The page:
Make sure the dough is soft and smooth. I use a combination of oil and hot water for my dough. This allows for easier rolling. My mother showed me an amazing trick to create a double layer. It’s done by rolling a piece of dough to a couple of inches in diameter, sprinkling over some flour and then pinching to close before rolling the roti. The roti rises perfectly because of the pocket created by the flour and folding. Find the full instructions in the recipe below.
How do I roll round rotis?
Round chapatis were something I was utterly fascinated by as a child. The first thing I ever ‘cooked’ were raggedy, uneven rotlis using my mini rotli-making set my masi bought me when I was five. I’d peer over our cooker wide-eyed at the hot air balloon show my mum told me was happening. The suspense that built up as they rose from flatbreads to footballs was inexplicably exciting for a little girl obsessed with eating. I would roll out the same piece of dough over and over again and by the end of it, my poor dad would have to eat the splat-shaped biscuit thing I had presented him with such pride. He’d tell me it was delicious that and I was getting better and better.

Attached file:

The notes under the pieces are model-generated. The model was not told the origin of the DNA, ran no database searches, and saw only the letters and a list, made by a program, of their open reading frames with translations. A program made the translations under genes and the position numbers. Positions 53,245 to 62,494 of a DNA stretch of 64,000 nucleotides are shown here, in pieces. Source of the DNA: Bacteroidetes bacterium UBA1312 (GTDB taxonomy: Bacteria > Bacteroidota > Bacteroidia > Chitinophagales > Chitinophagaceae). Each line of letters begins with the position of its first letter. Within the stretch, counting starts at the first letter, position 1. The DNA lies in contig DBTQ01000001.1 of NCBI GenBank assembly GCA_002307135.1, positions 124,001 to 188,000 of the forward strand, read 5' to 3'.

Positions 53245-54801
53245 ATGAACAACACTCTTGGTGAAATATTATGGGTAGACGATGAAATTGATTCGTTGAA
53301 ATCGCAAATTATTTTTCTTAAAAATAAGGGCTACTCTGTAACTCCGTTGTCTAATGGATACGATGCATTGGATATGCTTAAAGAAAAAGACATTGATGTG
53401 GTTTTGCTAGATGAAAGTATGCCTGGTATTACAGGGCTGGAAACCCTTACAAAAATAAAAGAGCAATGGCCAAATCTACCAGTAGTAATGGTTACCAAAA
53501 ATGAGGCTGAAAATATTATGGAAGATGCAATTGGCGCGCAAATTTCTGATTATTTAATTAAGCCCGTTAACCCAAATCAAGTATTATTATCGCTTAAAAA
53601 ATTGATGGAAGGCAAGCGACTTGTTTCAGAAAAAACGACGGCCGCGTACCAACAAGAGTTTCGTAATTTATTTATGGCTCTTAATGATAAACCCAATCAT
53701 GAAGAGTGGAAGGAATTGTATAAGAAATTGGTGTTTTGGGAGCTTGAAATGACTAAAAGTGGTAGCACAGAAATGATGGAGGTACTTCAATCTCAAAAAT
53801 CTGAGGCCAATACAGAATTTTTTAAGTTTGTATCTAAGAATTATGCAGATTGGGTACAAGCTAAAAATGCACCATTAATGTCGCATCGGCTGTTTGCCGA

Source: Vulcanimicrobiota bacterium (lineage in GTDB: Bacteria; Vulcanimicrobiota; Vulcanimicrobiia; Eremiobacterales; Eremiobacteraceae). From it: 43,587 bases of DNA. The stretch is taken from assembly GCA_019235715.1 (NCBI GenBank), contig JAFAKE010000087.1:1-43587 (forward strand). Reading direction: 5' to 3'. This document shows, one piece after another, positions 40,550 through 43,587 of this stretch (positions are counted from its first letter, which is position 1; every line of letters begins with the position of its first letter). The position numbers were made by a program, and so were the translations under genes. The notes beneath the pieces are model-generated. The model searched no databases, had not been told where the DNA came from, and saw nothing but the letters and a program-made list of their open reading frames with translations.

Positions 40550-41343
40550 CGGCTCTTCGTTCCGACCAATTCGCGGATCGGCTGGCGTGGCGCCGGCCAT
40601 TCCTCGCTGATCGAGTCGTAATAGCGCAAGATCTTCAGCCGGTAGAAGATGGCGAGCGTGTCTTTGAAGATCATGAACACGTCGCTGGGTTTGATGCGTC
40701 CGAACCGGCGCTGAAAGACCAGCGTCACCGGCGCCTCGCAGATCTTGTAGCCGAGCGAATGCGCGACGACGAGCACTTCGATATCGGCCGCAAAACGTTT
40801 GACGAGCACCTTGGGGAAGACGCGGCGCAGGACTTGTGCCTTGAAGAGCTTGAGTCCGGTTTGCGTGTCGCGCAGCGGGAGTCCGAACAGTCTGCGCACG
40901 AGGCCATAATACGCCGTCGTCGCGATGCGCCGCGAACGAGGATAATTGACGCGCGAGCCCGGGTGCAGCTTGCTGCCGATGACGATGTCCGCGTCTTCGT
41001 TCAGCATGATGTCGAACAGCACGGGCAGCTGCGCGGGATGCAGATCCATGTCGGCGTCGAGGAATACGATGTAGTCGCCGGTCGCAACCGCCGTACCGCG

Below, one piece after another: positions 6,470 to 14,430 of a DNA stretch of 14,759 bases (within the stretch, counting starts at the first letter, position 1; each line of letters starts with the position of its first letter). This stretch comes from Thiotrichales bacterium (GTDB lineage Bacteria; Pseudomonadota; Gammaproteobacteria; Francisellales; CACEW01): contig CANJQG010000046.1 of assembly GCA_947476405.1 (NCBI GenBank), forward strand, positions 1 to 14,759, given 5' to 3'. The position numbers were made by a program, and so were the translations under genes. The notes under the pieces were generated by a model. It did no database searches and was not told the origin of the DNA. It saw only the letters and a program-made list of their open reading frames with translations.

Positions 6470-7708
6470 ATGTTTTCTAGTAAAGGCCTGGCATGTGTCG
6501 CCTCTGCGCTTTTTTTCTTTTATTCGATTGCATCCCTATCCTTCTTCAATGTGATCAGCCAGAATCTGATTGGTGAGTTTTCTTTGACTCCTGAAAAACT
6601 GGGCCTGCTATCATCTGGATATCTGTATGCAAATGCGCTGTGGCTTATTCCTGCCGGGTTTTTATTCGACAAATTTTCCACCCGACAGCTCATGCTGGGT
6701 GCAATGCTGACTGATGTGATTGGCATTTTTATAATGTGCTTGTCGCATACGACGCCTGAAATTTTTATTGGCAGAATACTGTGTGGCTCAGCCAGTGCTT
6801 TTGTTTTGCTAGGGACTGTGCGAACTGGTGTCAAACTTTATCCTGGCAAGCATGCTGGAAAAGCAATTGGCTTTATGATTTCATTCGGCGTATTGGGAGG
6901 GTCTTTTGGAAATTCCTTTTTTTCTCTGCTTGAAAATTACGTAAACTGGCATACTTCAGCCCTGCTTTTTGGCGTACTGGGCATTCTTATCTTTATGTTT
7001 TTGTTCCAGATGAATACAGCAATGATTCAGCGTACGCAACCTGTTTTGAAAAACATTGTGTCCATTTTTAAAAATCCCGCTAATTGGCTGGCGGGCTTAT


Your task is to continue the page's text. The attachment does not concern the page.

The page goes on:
My point is that practice makes perfect so start off with a simple recipe that yields a soft dough like the one I’m sharing below. Use extra flour to dust your board enough so that the dough doesn’t stick but not so much that the surface becomes chalky. Roll and spin if you can. But if not, roll and turn the roti dough 90•degrees before rolling again. After six or seven turns you’ll have something round-ish. Strive for an even surface. The perfect round shape will come with practice.
What’s the best pan for making rotis?
A traditional Indian tawa made from steel or iron are the best pans for making rotis. Non-stick frying pans aren’t ideal because they don’t get hot enough. A non-stick pan will still work, but the smoky flavour won’t be as pronounced (I think this is the key to good chapatis). Get a tawa from your nearest Indian cookware store. Larger Indian grocery stores may also stock them. You could also buy one online. What’s the best flour for making rotis? Wholewheat chapati flour, also known as “atta”. It’s pale brown in colour and slightly gritty in texture, depending on how finely milled you like it. Most brands offer 2-3 different mills ranging from fine white to medium and brown. You can even buy newer styles such as multigrain and gluten-free chapati atta in the shops now.
How to make delicious Soft Spinach Roti (chapati)